Who Will Own the Cars That Drive Themselves?

Who Will Own the Cars That Drive Themselves?

Jim Motavalli May 29, 2020 It was a difficult question even before the coronavirus pandemic hit: When self-driving cars eventually rule the roads, will Americans own their cars or make use of ride-hailing fleets? The challenge is now threefold. Self-driving car technology had already reached a plateau, and getting to full Level 5 autonomy will be more difficult than many had thought. With the nation’s economy hobbled by the virus, investment is slowing. And to car owners, their private automobile is now a sanctuary, and it’s unclear how long that attitude will persist. A CarGurus.com poll of 400 active car shoppers, conducted in May for this article, asked, “What is your overall opinion about the development of self-driving cars?” It showed 22 percent of customers were excited by the prospect. A survey of auto owners in 2019 showed 31 percent of them were excited for autonomous cars. The question about the long-term future for the world’s cars is far from settled, and the experts (some of whom see disaster for the planet if people own autonomous cars as we own our cars now) differ sharply in their perception of where we’re heading… Read the full article...

Mobility and Energy Impacts of Shared Automated Vehicles: a Review of Recent Literature

Authors: Susan Shaheen, PhD and Mohamed Amine Bouzaghrane Date: November 2019 Abstract:  Purpose of Review: The purpose of this review is to present findings from recent research on shared automated vehicles (SAV) impacts on mobility and energy. Recent Findings: While the literature on potential SAV impacts on travel behavior and the environment is still developing, researchers have suggested that SAVs could reduce transportation costs and incur minimal increases in total trip time due to efficient routing to support pooling. Researchers also speculate that SAVs would result in a 55% reduction in energy use and ~ 90% reduction in greenhouse gas (GHG) emissions. Summary: SAV impacts on mobility and energy are uncertain. Researchers should carefully track SAV technology developments and adjust previous model assumptions based on real-world data to produce better impact estimates. SAVs could prove to be a next technological advancement that reshapes the transportation system by providing a safer, efficient, and less costly travel alternative....
Autonomous Vehicles – Part 2: Designing the Future of Transportation w/Susan Shaheen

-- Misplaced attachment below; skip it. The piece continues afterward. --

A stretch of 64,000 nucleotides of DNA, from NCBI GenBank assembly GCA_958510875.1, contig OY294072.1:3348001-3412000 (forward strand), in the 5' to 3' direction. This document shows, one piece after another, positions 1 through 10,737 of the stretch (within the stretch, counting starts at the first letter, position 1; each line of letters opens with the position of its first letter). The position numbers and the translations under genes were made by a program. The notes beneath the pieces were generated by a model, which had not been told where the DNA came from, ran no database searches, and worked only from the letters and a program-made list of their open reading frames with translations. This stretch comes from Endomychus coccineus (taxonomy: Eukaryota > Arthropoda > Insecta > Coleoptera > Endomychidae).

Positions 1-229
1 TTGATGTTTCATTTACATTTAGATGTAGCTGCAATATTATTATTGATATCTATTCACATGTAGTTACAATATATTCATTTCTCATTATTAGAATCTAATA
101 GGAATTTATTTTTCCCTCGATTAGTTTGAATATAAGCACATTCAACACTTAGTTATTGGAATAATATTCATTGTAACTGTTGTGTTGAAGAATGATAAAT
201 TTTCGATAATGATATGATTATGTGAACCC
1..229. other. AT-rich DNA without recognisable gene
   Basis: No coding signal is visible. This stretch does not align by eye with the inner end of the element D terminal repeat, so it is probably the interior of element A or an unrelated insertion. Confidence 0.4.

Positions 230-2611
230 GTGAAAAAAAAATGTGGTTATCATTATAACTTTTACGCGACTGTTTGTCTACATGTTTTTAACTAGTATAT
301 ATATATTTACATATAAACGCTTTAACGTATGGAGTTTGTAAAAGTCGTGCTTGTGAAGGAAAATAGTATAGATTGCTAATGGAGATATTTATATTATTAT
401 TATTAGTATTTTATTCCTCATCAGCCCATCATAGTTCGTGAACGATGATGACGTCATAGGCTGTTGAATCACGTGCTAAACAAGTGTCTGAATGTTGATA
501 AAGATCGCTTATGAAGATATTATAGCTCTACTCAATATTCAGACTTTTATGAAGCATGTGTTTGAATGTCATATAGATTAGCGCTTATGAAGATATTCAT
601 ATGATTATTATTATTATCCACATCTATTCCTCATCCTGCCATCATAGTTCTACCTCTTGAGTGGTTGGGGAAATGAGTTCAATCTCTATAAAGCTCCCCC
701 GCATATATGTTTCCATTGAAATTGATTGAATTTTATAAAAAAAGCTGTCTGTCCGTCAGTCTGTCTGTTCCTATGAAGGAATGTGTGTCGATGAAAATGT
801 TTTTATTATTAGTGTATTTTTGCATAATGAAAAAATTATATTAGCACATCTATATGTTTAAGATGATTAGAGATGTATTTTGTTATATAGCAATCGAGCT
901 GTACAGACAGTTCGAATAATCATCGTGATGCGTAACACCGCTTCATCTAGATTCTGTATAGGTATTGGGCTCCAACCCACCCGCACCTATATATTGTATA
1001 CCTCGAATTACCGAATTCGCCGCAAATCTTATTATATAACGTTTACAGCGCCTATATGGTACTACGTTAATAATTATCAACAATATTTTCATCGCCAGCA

Autonomous Vehicles – Part 2: Designing the Future of Transportation w/Susan Shaheen

The Leading Edge Podcast December 19, 2019 Podcast host Chris Sands speaks with Innovative Mobility’s Susan Shaheen on the societal and environmental impacts of automated transportation systems. They cover transportation technology’s affect on social equity, city land uses to make way for AV and microbility, energy sources and sustainability, and some of the emerging products from different autonomous vehicle companies. Listen to the episode...
What’s The Future Of Transportation? 16 Experts Share Their Insights

What’s The Future Of Transportation? 16 Experts Share Their Insights

Sam Mire June 30, 2019 Flying cars…crash-proof motorbikes…squirrel chauffers. OK, maybe I’m getting a bit carried away with my personal vision for the future of transportation. But a man can dream, can’t he? For a more realistic vision of the future of transportation, here are some industry insiders kind enough to share their (significantly more trustworthy) insights…   Read the full article here: What’s The Future Of Transportation? 16 Experts Share Their...
Can smart mobility solutions answer transit’s first/last mile challenge?

Can smart mobility solutions answer transit’s first/last mile challenge?

The Globe and Mail July 3, 2019   In a business park on the northwest side of Denver, an autonomous all-electric bus has been shuttling commuters from the 61st and Pena commuter rail station to the building that houses the offices of Panasonic and EasyMile. The first of its kind in Colorado, the shuttle moves people from 10 a.m. to 6 p.m., Monday to Friday, as part of a six-month pilot project between the Regional Transportation District (RTD), Denver’s transit agency; EasyMile, a driverless mobility company; and many other project partners. RTD is evaluating the shuttle’s reliability and availability. “RTD wanted to see how easily and effectively it could be integrated into the overall service,” says Lauren Isaac, EasyMile’s director of business initiatives….   Read the full article here: Can smart mobility solutions answer transit’s first/last mile...